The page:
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Serena Williams gains support of WTA, USTA chiefs after umpire row

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The Women’s Tennis Association (WTA) has backed up Serena Williams’ claims of sexism regarding the way she was treated by umpire Carlos Ramos during Saturday’s US Open final.
Williams was given a warning for coaching, then docked a point for smashing a racket before being penalised a game by Ramos after she called him a “liar” and a “thief”. That left the 23-times grand slam singles champion one game from defeat and in tears, with Naomi Osaka clinching her first slam title shortly afterwards.
Williams argued on court with tournament officials, claiming she was being treated differently to how a man would be in such circumstances – a theme she continued in her press conference. The American has since received support from various current and former players, and on Sunday night, moments after Novak Djokovic won the men’s title, the WTA chief executive, Steve Simon, released a statement.
Simon said: “Saturday brought to the forefront the question of whether different standards are applied to men and women in the officiating of matches. The WTA believes that there should be no difference in the standards of tolerance provided to the emotions expressed by men v women and is committed to working with the sport to ensure that all players are treated the same. We do not believe that this was done.”
Simon also called for coaching to be allowed during grand slam matches. Ramos penalised Williams after seeing her coach, Patrick Mouratoglou, making a hand gesture. The Frenchman later admitted he was trying to coach his player. “We also think the issue of coaching needs to be addressed and should be allowed across the sport,” said Simon. “The WTA supports coaching through its on-court coaching rule, but further review is needed.”

Japan’s Naomi Osaka Defeats Serena Williams To Win US Open Title

Following the match, the United States Tennis Association (USTA), which runs the US Open, released a statement from its president, Katrina Adams, hailing Williams for her “class” and “sportsmanship”.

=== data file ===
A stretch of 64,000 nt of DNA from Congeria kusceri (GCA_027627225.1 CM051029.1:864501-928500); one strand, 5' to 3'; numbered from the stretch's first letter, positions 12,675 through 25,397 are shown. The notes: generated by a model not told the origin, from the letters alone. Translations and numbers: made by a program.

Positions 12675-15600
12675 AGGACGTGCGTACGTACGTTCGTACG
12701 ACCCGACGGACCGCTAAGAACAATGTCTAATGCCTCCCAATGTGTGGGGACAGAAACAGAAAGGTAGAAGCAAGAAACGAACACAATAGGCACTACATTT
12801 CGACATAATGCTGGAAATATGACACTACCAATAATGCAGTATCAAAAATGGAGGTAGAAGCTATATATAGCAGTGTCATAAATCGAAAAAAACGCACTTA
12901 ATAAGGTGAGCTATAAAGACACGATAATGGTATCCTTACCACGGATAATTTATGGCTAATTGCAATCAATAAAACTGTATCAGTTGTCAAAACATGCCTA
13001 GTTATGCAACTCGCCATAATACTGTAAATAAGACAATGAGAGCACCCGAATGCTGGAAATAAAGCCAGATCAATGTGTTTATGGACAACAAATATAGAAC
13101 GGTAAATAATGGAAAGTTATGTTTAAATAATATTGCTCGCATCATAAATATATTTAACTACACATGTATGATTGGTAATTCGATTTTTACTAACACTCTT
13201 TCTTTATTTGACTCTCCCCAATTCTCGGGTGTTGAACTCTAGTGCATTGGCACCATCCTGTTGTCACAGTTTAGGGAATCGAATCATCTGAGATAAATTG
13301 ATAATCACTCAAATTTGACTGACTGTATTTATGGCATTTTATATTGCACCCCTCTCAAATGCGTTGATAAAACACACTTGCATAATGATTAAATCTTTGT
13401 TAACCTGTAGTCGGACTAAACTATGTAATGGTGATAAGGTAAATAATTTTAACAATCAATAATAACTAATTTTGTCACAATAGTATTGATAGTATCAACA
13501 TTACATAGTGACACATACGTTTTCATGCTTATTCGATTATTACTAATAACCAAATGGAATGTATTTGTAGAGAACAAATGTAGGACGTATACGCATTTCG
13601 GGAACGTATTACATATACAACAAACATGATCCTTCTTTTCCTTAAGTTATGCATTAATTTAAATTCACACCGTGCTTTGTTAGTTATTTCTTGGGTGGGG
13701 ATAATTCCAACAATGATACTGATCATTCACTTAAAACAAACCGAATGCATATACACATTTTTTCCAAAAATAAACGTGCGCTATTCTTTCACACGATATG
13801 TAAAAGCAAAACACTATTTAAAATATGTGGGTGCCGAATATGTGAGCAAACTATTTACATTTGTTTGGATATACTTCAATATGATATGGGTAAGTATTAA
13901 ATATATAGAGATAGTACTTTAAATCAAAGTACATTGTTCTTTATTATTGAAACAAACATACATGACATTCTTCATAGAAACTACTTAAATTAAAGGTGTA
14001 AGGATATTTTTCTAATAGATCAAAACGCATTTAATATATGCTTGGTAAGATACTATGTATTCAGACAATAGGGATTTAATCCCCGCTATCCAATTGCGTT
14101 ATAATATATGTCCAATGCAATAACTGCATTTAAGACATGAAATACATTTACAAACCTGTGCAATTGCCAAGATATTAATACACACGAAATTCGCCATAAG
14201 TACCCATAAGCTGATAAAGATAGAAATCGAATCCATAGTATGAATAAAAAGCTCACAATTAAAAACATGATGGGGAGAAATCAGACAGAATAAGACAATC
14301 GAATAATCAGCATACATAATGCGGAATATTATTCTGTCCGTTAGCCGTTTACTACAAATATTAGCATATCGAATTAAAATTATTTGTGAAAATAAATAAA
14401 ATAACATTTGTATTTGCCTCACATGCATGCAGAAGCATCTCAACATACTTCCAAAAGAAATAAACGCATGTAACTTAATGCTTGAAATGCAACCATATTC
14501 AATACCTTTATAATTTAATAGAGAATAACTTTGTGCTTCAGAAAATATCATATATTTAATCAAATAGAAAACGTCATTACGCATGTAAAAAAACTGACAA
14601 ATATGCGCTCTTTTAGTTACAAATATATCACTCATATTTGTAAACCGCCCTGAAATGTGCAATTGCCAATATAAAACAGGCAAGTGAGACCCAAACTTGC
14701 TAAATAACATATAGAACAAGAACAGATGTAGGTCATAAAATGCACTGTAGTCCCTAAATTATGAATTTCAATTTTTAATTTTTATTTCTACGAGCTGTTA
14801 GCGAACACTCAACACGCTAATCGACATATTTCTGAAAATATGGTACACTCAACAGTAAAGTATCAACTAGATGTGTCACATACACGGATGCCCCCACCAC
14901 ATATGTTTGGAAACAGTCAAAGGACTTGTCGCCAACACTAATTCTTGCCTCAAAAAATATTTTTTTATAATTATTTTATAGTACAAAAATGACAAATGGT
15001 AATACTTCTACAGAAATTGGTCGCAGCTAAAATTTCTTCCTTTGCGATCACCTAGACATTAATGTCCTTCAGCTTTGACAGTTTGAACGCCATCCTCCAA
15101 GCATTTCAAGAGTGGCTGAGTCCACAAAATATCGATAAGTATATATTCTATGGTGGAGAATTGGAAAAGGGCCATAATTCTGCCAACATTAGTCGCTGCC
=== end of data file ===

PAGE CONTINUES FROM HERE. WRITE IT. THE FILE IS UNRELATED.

Appearing on ESPN, Adams also claimed there are double standards in terms of how umpires treat women and men. Adams said: “We watch the guys do this all the time, they’re badgering the umpire on the changeovers. Nothing happens. There’s no equality. I think there has to be some consistency across the board. These are conversations that will be imposed in the next weeks.
“I know what Serena did and her behaviour was not welcome. A line could have been drawn, but when you look at Carlos in this situation, it’s a judgment call to give that last penalty because she called him a thief. They’ve been called a lot more.
“[He could have said]: ‘Hey, we’re getting out of hand here, let’s tone it down.’ I think he would have [said that to a male player], I think it’s a bond that they have and they way they communicate, and maybe not understanding they can have that same conversation with the women.”
Speaking after his win, Djokovic expressed sympathy for Williams but disagreed that women are treated differently from men. “I love Serena, first of all. I really felt for her yesterday,” he said. “It was a tough thing for a chair umpire to deal with, as well. Everyone was in a very awkward situation.
“I have my personal opinion that maybe the chair umpire should not have pushed Serena to the limit, especially in a grand slam final. He did change the course of the match. We all go through our emotions, especially when you’re fighting for a grand slam trophy. But I don’t see things as Mr Simon does. I really don’t. I think men and women are treated in this way or the other way depending on the situation. It’s hard to generalise things. I don’t see it’s necessary really to debate that.”

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